Strokes often lead to weakness or incoordination on one side of the body, and this may lead to a sudden loss of balance and a fall.  

Talking With Your Physician

This website, from the National Institutes of Health, can help you organize your thoughts, concerns, or other matters you would like to discuss with your physician.  Think about:

  • How many times have you fallen in the last year?
  • When was the last time you fell?
  • Have you had any serious injuries from falling?
  • What were the causes of the fall(s)?
  • Have you made any lifestyle changes because of your history of falling?
  • Will medication side effects increase your risk of falls?
  • Are there alternatives to the medication?

Make a list of the concerns you would like to discuss with your doctor.  Your information gives your doctor or health care provider a full understanding of your situation, helps you keep your independence, and lets your doctor treat or fix the issue before it’s too late!

If you fall tonight, how will you get up?

After a Fall

  1. Assess – take several deep breaths, assess the situation, and determine if you are hurt
  2. Get Help – can you attract attention?  Try shouting, or banging on something.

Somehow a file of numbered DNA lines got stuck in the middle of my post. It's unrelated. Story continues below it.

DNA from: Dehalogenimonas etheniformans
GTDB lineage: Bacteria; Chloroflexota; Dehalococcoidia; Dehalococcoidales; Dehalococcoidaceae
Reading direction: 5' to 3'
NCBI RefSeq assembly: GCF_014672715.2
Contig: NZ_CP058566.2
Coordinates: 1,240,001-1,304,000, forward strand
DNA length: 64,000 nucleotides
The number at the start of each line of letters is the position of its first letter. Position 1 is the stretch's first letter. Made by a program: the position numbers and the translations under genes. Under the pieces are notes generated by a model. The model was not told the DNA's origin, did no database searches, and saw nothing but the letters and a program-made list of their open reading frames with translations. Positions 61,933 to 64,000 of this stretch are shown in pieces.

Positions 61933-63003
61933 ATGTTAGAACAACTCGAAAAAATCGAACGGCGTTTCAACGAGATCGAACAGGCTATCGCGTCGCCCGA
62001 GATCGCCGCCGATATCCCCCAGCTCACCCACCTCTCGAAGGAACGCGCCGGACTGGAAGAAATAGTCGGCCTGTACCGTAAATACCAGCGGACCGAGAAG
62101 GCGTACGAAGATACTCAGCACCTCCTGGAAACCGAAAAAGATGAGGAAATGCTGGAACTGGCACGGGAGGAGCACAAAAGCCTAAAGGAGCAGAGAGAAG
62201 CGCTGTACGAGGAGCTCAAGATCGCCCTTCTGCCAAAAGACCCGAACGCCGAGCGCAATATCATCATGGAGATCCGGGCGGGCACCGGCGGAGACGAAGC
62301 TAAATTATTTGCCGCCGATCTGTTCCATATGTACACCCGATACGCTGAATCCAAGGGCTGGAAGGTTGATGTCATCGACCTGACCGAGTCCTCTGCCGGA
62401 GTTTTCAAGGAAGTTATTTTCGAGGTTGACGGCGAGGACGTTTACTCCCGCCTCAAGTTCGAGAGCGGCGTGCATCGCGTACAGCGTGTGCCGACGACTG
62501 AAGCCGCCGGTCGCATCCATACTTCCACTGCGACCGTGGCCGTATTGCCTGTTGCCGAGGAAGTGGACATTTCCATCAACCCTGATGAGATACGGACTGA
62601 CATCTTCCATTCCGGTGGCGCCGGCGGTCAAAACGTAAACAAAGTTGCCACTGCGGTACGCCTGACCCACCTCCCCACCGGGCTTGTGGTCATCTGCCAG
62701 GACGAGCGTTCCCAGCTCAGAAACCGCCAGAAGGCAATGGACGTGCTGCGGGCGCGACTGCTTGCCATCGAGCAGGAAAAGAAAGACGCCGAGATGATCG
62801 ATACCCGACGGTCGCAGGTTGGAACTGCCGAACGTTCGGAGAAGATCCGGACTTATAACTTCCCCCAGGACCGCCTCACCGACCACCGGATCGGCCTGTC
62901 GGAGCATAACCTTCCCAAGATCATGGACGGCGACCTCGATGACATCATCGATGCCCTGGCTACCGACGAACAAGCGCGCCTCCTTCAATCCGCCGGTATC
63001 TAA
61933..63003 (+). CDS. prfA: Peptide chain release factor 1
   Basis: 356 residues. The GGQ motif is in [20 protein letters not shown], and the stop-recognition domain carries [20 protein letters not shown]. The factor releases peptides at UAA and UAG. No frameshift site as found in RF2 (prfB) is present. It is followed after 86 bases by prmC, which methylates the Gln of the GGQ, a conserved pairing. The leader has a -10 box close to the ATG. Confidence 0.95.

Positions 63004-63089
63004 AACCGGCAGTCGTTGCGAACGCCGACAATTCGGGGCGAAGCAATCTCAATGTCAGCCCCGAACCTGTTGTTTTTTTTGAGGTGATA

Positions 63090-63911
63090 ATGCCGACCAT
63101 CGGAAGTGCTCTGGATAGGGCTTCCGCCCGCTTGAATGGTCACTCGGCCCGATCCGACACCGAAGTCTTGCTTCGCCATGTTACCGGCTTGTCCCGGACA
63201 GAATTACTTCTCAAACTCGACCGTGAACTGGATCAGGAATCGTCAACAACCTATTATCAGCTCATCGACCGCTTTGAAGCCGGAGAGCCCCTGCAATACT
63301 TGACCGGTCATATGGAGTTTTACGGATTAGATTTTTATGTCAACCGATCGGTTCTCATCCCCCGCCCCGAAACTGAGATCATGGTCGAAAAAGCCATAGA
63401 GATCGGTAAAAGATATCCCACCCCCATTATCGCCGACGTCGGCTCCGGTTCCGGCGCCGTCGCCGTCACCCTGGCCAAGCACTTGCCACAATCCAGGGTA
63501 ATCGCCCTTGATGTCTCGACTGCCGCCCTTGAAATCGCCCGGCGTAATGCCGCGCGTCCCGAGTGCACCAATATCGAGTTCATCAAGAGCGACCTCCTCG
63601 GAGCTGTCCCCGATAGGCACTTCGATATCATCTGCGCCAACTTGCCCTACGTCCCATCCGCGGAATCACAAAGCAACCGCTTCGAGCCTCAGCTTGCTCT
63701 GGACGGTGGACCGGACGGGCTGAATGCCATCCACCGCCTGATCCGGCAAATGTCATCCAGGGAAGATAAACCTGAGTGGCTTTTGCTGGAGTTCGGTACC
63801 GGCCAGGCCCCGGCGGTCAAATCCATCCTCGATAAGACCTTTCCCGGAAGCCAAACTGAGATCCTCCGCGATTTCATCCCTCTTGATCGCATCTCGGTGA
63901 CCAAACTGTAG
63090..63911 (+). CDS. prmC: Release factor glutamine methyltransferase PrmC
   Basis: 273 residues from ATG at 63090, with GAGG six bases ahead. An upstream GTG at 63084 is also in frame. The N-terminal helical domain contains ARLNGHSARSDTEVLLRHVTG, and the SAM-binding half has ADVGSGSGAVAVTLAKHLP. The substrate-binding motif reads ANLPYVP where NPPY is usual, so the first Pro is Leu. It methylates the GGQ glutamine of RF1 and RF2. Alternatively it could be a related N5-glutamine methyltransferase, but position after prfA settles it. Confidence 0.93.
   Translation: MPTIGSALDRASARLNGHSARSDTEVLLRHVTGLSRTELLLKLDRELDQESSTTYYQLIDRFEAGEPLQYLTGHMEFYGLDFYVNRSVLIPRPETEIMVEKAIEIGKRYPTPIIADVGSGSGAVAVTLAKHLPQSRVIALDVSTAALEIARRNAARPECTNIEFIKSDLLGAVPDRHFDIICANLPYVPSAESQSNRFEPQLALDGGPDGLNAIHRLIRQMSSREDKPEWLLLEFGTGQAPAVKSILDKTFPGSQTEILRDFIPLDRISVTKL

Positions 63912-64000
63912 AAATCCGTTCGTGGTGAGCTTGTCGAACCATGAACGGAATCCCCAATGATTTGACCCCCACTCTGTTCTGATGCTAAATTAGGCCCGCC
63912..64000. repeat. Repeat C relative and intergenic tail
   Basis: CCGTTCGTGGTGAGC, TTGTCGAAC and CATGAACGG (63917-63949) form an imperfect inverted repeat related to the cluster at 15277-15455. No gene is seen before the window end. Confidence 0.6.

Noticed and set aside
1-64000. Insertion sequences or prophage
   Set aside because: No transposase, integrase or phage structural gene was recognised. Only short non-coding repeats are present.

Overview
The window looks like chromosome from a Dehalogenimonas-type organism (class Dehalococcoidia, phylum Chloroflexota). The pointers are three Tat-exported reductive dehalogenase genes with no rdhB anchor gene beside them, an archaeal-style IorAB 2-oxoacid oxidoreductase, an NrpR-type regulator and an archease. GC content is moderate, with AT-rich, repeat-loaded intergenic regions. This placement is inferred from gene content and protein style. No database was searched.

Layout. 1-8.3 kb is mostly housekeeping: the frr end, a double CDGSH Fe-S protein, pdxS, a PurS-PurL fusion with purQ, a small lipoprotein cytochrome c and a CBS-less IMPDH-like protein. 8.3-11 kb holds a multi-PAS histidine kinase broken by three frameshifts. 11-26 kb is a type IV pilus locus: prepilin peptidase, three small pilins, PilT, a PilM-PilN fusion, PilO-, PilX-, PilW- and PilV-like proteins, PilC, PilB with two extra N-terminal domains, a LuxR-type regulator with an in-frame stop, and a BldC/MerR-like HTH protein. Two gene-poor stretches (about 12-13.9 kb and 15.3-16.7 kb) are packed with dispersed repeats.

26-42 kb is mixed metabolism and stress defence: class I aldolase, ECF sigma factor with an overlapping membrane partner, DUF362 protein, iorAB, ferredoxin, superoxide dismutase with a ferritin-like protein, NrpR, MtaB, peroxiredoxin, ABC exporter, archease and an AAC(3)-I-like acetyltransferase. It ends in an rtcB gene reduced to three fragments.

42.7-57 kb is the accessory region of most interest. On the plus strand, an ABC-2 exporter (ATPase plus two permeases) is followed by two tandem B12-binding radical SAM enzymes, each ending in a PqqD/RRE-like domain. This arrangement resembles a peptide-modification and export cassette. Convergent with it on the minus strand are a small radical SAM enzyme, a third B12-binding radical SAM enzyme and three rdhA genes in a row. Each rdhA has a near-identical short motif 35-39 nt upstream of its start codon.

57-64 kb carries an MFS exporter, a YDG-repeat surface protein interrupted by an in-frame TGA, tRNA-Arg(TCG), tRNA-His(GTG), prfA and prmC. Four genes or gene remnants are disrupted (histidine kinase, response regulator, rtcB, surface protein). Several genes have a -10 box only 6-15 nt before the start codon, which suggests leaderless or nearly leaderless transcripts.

3. Get Up – if you feel strong enough, and it doesn’t cause pain
  4. Call Your Doctor – always notify your doctor when you fall, regardless of an injury

You may need immediate medical attention after a fall if…

  • you experienced loss of consciousness (or are unsure)
  • you hit your head (no matter how minor)
  • you have pain anywhere on your body
  • you are taking blood thinners
  • you are having shortness of breath
  • you are having any numbness/tingling or paralysis anywhere on your body
  • you are confused or dizzy
  • you are having abdominal pain or tenderness
  • you are bleeding
  • you are experiencing neck pain or stiffness
  • you are unable to get up from a fall, or have to lay there for longer than 15 minutes
  • you fell from a height greater than standing position